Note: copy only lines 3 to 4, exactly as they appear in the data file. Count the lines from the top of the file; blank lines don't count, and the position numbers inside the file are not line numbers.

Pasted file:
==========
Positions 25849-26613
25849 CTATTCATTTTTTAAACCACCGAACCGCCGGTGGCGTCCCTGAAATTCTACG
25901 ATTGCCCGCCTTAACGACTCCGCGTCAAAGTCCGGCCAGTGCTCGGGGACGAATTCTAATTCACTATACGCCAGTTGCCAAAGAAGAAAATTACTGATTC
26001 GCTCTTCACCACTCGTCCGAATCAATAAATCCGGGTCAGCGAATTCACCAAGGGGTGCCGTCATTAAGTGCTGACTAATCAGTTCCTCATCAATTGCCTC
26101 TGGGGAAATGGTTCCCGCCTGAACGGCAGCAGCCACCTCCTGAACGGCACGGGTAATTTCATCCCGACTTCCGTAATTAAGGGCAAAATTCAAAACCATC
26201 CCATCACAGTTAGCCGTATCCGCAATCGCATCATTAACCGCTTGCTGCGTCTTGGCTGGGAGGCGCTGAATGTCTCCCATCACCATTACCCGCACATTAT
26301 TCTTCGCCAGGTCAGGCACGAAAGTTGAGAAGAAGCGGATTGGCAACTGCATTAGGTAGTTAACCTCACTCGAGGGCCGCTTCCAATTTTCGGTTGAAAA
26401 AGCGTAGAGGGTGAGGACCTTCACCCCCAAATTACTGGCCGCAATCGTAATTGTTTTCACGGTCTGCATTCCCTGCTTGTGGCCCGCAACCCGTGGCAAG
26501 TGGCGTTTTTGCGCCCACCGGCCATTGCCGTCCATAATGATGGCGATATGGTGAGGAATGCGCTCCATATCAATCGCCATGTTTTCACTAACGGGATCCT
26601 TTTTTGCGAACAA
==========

25901 ATTGCCCGCCTTAACGACTCCGCGTCAAAGTCCGGCCAGTGCTCGGGGACGAATTCTAATTCACTATACGCCAGTTGCCAAAGAAGAAAATTACTGATTC
26001 GCTCTTCACCACTCGTCCGAATCAATAAATCCGGGTCAGCGAATTCACCAAGGGGTGCCGTCATTAAGTGCTGACTAATCAGTTCCTCATCAATTGCCTC